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The current study examines the prevalence of health risk behaviors and their cumulative effects on cardiovascular disease (CVD) among a sample of adults. Age cohort is also examined to determine the role of age in predicting CVD and risky health behaviors.
Medical records of a sample of adults from the Seattle Longitudinal Study categorized into one of four age-group cohorts were examined. Data regarding participants’ health risk behaviors were examined individually and cumulatively for predicting later CVD diagnosis.
The prevalence of CVD increases with age, obesity, and risky medical checkups. Female risky sleepers are more likely to receive a CVD diagnosis than men who report risky sleep patterns (p < .05).
A high risk of CVD appears to exist for adults across the life span, and several risky health behaviors also seem to place individuals more at risk for being diagnosed with CVD.
Health behavior risk factors have gained the attention of researchers over the last several decades due to the risk they pose on individual health. Research has consistently shown that a strong relationship exists between health risk behaviors, disease, and mortality (Rosal et al., 2001; Taubman-Ben-Ari & Findler, 2005), with a few specific health behavior risk factors given greater scrutiny than others due to their more obvious impact on health. Fairly consistently, the literature demonstrates the field’s interest in the following health behavior risk factors: smoking, obesity, sedentariness, and excessive drinking (Hensrud & Klein, 2006; Rosal et al., 2001). Results have demonstrated a strong link between these health risk behaviors and various health problems and disease (e.g., cancers and cardiovascular disease (CVD); Giardina, 1998; Rosal et al., 2001; Stampfer, Hu, Manson, Rimm, & Willett, 2000; Yusef, Giles, Croft, Anda, & Casper, 1998).
Although many health problems are worthy of study, CVD has received a great deal of attention in the health behavior risk factor literature. This is primarily due to two issues. First, the health risks and death rate associated with CVD is high. Statistics show that almost 62 million Americans had one or more forms of heart and blood vessel disease in 2000 and that every 33 seconds someone died from CVD of the same year (Cardiovascular Disease Statistical Summary 2000, 2003). Second, several risk factors such as obesity, high-fat diet, and a sedentary lifestyle are known contributors to heart disease (Cardiovascular Disease Statistical Summary 2000, 2003; Hensrud & Klein, 2006), and these health risks are found in increasing numbers within the population. By further studying CVD in terms of these and other important health risk behaviors, this study hopes to further contribute to understanding the impact of several health risk behaviors on cardiovascular health.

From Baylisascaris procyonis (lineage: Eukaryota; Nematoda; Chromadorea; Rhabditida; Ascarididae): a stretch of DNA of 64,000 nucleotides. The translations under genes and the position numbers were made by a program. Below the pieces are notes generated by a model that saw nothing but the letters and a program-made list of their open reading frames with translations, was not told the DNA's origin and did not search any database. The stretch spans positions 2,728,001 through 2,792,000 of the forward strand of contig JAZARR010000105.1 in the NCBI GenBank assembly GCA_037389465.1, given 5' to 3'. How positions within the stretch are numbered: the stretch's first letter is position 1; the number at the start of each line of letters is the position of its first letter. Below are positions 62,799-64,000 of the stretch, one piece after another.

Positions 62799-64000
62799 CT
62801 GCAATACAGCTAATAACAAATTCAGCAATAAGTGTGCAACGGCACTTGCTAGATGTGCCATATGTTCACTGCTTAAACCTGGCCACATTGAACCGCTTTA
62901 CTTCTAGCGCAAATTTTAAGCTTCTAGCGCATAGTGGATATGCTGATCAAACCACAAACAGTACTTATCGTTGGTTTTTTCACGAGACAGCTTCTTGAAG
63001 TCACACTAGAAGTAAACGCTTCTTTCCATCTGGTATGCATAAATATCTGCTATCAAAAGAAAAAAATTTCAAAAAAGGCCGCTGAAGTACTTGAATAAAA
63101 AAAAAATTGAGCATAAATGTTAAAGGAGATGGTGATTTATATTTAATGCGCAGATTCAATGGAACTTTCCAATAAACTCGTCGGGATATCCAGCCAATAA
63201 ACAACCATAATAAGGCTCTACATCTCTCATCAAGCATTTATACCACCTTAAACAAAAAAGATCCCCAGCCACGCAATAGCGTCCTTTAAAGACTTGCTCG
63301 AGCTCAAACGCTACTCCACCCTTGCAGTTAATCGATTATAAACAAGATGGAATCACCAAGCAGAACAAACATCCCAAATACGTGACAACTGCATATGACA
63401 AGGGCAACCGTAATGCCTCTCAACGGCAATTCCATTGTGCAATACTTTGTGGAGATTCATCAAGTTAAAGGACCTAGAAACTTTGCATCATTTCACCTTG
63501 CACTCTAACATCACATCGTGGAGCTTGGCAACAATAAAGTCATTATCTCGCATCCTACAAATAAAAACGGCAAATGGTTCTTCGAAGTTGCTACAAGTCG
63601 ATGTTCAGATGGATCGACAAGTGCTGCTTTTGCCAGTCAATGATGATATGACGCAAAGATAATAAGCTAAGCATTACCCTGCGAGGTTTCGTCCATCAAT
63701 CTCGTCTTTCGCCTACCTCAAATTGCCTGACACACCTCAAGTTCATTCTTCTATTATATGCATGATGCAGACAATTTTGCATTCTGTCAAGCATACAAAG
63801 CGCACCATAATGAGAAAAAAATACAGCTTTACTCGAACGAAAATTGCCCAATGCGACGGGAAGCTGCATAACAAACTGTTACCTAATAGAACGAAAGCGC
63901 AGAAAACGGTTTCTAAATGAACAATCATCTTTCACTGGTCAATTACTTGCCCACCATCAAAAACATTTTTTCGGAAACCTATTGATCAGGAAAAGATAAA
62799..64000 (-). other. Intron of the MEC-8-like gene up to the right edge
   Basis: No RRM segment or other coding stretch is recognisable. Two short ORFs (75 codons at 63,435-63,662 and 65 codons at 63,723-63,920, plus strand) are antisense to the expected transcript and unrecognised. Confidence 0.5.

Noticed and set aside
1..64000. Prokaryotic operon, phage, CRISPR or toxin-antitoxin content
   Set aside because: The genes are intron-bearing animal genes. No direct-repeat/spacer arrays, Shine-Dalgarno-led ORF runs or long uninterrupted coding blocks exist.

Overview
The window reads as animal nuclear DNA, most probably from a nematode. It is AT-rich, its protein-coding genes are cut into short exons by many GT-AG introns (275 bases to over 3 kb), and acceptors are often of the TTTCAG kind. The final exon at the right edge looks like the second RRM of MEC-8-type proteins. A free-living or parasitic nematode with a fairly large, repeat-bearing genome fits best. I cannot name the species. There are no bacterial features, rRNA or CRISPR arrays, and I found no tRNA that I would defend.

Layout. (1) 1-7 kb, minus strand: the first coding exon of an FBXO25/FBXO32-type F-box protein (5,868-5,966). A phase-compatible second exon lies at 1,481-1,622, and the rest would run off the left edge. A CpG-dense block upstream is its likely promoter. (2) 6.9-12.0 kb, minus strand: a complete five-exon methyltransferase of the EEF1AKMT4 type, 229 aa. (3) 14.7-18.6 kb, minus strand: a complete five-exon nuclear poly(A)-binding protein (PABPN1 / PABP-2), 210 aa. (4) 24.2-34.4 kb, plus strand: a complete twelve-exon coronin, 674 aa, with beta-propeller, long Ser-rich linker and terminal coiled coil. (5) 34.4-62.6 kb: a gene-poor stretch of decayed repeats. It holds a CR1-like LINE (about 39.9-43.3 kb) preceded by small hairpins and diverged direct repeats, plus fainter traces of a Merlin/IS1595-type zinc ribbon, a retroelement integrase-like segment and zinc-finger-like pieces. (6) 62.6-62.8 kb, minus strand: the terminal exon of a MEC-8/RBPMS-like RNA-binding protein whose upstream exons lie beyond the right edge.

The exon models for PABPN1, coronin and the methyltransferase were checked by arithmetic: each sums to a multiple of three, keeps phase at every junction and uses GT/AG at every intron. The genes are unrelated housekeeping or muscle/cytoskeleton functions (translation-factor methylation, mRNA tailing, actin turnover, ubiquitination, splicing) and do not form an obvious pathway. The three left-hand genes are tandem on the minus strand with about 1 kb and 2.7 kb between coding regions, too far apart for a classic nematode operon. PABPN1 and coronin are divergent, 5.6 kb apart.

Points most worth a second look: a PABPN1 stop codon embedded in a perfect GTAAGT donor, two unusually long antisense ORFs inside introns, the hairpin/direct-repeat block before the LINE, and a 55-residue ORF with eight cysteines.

Although other studies have examined the association between health behavioral risk factors and various diagnoses and health outcomes, a smaller number of studies have examined the relationship of health behavior risk factors and disease over time. Instead, methodology has relied on cross-sectional snapshots of prevalence rates for disease and health behaviors. Although these studies have provided findings that suggest that health behaviors have a correlated association to the health problems at issue, these studies only look at the presence of the health risk behaviors and disease during one point in time (Dickerson, Pater, & Origoni, 2002; Green & Polen, 2001; Himelhoch et al., 2004; Jiang & Hesser, 2006). Longitudinal studies would provide researchers with the ability to potentially view health risk behaviors and subsequent changes to individuals’ health status. Such findings may assist in predicting which health behavior risk factors most likely predict the diagnosis of specific diseases such as CVD over time.